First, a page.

That is it folks. There is no commercial interest in this newsletter, but I admit that the link to Life List on would give me coffee money if anyone would buy it after clicking the link. Do sign up for the twice-monthly opt-in newsletter below if you got interested in our tours or just want to stay uptodate with my blog posts without having to check the actual blog to see what is new.
Good birding to you all

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Your favorite Tweet Club is back.

Twitter club for birders. We need a better logo! Could anyone please come up with something?

Twitter club for birders. We need a better logo! Could anyone please come up with something?

Not as long delay this time, but still delayed. I hope to be able to get the tweetclub #006 out by next Thursday Oct 1, so please submit your contributions in the comment section below before Tuesday Sep 29 . See earlier tweet-club postings to understand the rules and how this works.

I am having somewhat difficult time to get enough participants in the tweet-club in spite of the overwhelming results. Some of you may think it comes off as a bit spammy, but in reality for those of us on Twitter who follow more than 100 people have a hard time to actually see all things that are relevant. Therefore, highlighting blogposts about birds that have been selected by the individual birdblogger and additionally have past my “filter” (strictly commercial posts or non-bird related posts will not pass) guarantees excellent reading and posts you don’t want to miss. You also have a chance to spread your blog to people who don’t regularly would read your blog. I have around 4600 followers on Twitter.  Quite obviously not all are birders, but if we could provide interesting blogposts about birds that have lots of wow-factor in them (I repeat great photos, something very funny, a great story, something useful, a top 1o list, a tutorial etc have the chance to reach far more people that you usually reach) then we can also engage more people to maybe become birders and ultimately active guardians of nature.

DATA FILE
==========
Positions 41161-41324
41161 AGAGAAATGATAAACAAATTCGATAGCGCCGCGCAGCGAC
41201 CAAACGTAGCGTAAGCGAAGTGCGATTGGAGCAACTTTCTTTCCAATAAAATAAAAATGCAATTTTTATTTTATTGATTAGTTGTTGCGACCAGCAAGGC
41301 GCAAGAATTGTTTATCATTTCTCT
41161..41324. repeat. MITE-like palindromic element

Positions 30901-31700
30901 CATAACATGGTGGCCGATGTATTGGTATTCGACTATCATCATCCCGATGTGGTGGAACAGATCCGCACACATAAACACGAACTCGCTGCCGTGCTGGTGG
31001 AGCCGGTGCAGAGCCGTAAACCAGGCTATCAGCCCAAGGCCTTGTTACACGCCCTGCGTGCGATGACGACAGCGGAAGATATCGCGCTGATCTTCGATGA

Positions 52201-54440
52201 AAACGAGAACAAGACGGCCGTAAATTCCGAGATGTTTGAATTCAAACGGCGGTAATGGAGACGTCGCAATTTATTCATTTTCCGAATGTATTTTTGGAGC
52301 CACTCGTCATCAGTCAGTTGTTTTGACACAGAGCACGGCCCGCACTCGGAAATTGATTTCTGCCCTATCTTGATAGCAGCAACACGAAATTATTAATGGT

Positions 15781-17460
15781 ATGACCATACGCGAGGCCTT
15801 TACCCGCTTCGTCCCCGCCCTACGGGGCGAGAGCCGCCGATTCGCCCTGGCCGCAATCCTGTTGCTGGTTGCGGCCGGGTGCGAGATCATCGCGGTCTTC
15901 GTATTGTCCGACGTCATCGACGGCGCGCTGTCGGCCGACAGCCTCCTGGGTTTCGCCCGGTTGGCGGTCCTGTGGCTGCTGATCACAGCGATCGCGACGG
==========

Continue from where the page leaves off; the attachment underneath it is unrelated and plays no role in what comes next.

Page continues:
Facebook-club for Bird Bloggers.

I have talked about this idea in previous posts. Now it is time to introduce it here as a fixed strategy. Some explaining: From the past tweet-club results I have picked those that got over 100 clicks and presented these on my Facebook (some 1800 Facebook Friends – mostly birders). Unfortunately, it I can’t measure my out-going links from Facebook (if it is possible – let me know!), but it ought to be significant. If you have a great story or photo it may even be re-Facebooked by some of friends. For a specialized hobby like ours and with the relatively few birders on Twitter, Facebook reaches more birders. Twitter can reach more people and especially people that may have a beginning interest in nature watching. Facebook reaches the already converted souls and the friends of friends. The two compliment each other. It is therefore logical to take the Tweet-club also to Facebook.